Marriage & Intrinsic Gender Differences
I just finished reading a great column by Michael Medved on the issue of same-sex "marriage" and the intrinsic differences between men and women. Medved's piece is concise, well reasoned and articulates the principles I think many of us here at NOVA TownHall have been grappling with for a few months nowâ€¦ definitely worth a read. Here is a good seized excerpt:
If, then, society has achieved a new consensus -- near unanimity, in fact-- on the issue of the significance of gender differences, it ought to be possible to reach more widespread agreement on key elements of the same sex marriage debate. If men and women remain irreducibly different, itâ€™s dishonest to suggest that marrying a man is the precise equivalent of marrying a woman. That doesnâ€™t mean that a male-male relationship is evil, or decadent, or doomed, but it does mean that itâ€™s hugely, inarguably different in its very essence from a male-female relationship --- or, for that matter, from a female-female relationship. Man-woman connections involve a fusion of opposites in a primal, elemental way that same sex associations canâ€™t replicate. You may believe that this binding of the two genders is no better â€“ or perhaps even less beneficial â€“ than a connection between two people of the same sex, but no honest observer can maintain that homosexual and heterosexual relationships are indistinguishable or interchangeable. The endlessly repeated argument of gay union advocates that â€œwe donâ€™t want to change the institution of marriage, we want to expand the institution of marriageâ€ is deceitful on its face. Of course the expansion of matrimony to include same sex couples involves a huge alteration in the long-standing definition of marital dynamics. It requires the abandonment of the timeless notion that bringing male-and-female together in intimacy achieves special power not just because of the reproductive potential but because of the combination of two vastly different genders. A love between people of the same gender may be beautiful, sentimental, even noble, but itâ€™s not he same thing as the union of male-and female. The basis of the natural family has always arisen from the idea of a â€œMarriage of Oppositesâ€ â€“ and that phrase serves as the title of the forthcoming book by my own better half, psychologist and author Dr. Diane Medved.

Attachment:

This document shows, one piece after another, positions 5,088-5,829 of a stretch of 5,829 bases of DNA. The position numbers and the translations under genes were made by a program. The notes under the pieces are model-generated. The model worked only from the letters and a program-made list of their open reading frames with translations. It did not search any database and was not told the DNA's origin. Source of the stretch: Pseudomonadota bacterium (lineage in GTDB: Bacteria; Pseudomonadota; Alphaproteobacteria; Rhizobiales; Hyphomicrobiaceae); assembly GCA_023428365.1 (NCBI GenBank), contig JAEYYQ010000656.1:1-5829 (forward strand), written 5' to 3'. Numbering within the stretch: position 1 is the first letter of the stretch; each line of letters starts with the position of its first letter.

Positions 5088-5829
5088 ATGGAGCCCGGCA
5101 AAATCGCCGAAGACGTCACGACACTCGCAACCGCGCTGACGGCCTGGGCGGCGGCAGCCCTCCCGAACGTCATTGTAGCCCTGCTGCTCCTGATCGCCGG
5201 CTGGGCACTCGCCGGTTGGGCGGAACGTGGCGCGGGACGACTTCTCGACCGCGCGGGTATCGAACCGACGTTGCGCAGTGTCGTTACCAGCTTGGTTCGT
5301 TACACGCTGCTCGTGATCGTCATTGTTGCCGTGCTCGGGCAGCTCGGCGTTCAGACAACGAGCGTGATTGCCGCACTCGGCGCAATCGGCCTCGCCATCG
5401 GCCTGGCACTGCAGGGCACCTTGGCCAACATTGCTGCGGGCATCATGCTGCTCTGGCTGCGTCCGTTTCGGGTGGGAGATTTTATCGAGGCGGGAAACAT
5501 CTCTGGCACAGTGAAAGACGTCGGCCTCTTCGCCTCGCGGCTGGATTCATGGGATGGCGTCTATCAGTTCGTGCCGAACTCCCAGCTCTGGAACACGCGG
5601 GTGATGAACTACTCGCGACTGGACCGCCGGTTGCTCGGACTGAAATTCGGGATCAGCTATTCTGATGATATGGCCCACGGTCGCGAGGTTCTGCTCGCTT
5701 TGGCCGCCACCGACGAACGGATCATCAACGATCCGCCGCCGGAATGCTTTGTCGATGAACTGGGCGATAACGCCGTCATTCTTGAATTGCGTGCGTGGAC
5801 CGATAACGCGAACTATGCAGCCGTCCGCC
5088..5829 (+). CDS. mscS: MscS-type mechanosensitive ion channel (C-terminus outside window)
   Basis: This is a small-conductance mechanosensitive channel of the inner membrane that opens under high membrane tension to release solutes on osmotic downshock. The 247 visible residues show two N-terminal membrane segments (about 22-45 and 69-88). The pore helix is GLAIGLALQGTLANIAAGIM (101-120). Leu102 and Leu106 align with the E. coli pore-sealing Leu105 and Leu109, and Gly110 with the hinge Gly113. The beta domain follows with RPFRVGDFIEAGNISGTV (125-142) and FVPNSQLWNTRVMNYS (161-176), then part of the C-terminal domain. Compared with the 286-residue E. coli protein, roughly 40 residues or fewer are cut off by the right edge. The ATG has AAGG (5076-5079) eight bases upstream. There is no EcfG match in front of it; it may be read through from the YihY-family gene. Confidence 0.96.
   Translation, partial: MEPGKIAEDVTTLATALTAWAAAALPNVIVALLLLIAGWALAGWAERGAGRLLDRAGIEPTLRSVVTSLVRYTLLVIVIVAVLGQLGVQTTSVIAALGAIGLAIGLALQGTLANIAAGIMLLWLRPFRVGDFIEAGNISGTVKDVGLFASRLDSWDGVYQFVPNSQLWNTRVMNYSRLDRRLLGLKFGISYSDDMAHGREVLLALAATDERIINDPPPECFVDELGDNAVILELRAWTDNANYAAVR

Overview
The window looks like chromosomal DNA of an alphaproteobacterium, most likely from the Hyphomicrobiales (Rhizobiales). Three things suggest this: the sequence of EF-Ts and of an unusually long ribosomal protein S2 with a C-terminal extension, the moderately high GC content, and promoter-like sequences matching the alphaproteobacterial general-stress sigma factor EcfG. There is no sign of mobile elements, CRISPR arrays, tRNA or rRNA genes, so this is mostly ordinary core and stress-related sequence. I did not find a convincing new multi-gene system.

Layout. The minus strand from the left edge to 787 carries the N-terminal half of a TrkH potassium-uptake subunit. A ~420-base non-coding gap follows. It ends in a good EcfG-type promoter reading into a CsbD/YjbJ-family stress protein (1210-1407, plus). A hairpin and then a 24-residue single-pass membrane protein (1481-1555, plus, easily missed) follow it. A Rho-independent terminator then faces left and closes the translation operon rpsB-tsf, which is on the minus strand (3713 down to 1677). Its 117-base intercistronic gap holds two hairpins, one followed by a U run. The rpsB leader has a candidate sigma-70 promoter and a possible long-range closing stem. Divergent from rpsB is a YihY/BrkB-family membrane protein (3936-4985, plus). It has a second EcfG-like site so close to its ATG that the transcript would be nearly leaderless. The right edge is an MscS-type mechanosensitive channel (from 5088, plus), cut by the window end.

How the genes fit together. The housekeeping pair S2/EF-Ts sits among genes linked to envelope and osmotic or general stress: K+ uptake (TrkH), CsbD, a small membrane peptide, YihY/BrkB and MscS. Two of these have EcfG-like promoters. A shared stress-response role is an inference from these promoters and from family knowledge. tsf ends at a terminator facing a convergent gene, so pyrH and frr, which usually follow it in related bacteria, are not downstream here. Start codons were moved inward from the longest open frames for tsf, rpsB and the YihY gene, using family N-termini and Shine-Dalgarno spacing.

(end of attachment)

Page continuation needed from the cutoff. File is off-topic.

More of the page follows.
This recognition answers one more of the constantly invoked arguments of the activists who seek to redefine marriage. â€œWhy is it a threat to your marriage,â€ they ask, â€œif the government gives similar recognition to the marriage of two guys or two women in gay relationships?â€
The response ought to be obvious: the problem with gay marriage isnâ€™t that it harms my marriage, or yours, but that it changes the institution of marriage â€“ for my children, my grandchildren, and all future generations. It downplays the essential, irrevocable nature of gender differences â€“ and serves to undermine the crucial importance of gender specific roles in all relationships. A gay couple might claim that they fill distinctive roles in their relationship â€“ with one woman working hard to support the family, for instance, while the other cooks and decorates and nourishes the kids. But choosing complementary roles for the sake of convenience or preference isnâ€™t the same as recognizing that these contrasting approaches arise from your very essence as a man or a woman. Thereâ€™s something arbitrary, synthetic and, indeed, temporary about a same sex couple attempting to imitate a heterosexual marriage by fulfilling distinct responsibilities in the relationship.
If you, like many of us here and across Virginia, agree with Medvedâ€™s above points and believe that marriage is the union of one-man and one-woman and no child should be willfully denied a mother or a fatherâ€¦ then get out there and support the Marriage Amendment! You can sign-up to do so here.
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